- Teacher creates and posts an anchor chart for calculating the Pythagorean Theorem with visuals focused on solving for the variable and finding the square root.
- Instruction includes providing students with a right triangle as a visual in the context of a real-world problem. Teacher provides instruction using the information from the real-world problem to label the visual representation before solving.
- Instruction includes co-constructing a graphic organizer for the square root of perfect squares from 0 to 225 to provide students with the opportunity to determine benchmark numbers for non-perfect squares.
- Instruction includes color-coding and labeling a right triangle or a rectangular prism to provide a visual representation of variables, side lengths and hypotenuse.
- Instruction includes co-constructing a model with students and completing a graphic organizer to make the connection between the side lengths of right triangles to the area of the associated square.
- Instruction includes including time for reviewing solving for variables and finding square roots prior to instruction on this benchmark.
- Instruction includes models for problems with triangles and drawings to help students orient the ideas within the tasks.
- Instruction includes the use of the idea of ² + ² = ² as a transition to using the formula to assist in developing a conceptual understanding of the benchmark for students that misidentify the side lengths and hypotenuse when connecting the formula of ² + ² = ² (laminating formulas on a printed card for students to utilize as a resource in and out of the classroom would be helpful).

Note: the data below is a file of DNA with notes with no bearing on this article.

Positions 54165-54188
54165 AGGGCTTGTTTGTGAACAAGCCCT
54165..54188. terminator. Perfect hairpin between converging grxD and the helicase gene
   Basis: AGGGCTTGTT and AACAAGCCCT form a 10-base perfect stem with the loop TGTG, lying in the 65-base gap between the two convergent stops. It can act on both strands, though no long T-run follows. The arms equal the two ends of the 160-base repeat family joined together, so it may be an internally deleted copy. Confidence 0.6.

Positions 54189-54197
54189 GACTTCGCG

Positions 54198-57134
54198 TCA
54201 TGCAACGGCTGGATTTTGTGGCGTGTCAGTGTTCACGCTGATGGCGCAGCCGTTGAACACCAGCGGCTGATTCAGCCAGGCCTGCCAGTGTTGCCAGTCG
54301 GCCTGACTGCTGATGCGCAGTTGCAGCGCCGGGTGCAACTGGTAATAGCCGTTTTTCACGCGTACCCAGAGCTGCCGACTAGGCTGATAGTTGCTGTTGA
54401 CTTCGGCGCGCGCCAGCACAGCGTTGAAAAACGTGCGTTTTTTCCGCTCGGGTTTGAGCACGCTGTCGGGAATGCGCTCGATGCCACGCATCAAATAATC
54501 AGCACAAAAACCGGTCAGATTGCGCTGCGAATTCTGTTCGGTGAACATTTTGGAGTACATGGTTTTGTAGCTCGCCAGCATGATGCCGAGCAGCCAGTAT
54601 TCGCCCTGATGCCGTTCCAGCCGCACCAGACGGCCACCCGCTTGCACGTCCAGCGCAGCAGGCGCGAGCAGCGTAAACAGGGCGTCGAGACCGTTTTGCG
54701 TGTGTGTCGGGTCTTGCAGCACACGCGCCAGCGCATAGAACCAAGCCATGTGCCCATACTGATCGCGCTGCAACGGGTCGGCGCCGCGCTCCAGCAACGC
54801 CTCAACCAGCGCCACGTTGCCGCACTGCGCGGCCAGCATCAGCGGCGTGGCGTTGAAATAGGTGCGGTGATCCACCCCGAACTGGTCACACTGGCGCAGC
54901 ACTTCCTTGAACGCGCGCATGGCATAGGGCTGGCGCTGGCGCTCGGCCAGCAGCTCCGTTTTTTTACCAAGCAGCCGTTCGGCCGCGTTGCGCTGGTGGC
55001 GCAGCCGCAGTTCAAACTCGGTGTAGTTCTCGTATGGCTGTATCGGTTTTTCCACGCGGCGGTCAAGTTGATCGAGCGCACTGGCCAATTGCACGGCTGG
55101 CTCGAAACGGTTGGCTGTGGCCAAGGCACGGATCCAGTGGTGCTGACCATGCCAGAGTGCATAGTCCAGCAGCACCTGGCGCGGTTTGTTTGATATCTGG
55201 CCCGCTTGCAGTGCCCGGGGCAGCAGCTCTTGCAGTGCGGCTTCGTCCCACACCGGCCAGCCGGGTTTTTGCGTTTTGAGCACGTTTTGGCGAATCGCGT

Instructional Task 1 (MTR.2.1, MTR.4.1, MTR.7.1)
The bases on a baseball diamond are 90 feet apart on a standard baseball field.
- Part A. Draw a model of the baseball diamond.
- Part B. What is the distance, in feet, for the catcher to throw from home plate to second base?
- Part C. What is the distance, in feet, from first base to third base?
Instructional Task 2 (MTR.1.1)
You are wrapping a gift for your teacher’s birthday. It is a very long and skinny pencil. You want to wrap it in a box so that your teacher cannot tell what shape it is. Your friend has a shoe box that measures 10 inches by 7 inches by 5 inches.
- Part A. What questions would still need to be answered to approach this problem? Do you need all of the measurements provided in the problem? Explain your answer.
- Part B. If the pencil measures 13 inches long, will it fit in the shoe box with the lid closed? Explain your answer.
- Part C. What are the possible dimensions of a box that can just barely fit a pencil measuring 9 inches long?
Instructional Item 1
The bottom of a ladder must be placed 3 feet from a wall. The ladder is 10 feet long. How far above the ground does the ladder touch the wall?Instructional Item 2
Using the figure below, find the value of the length of side
in meters.Instructional Item 3
If a right triangle’s legs are both the same length,
, and the hypotenuse of the triangle is 25 feet, what is the value of
, in feet?
*The strategies, tasks and items included in the B1G-M are examples and should not be considered comprehensive.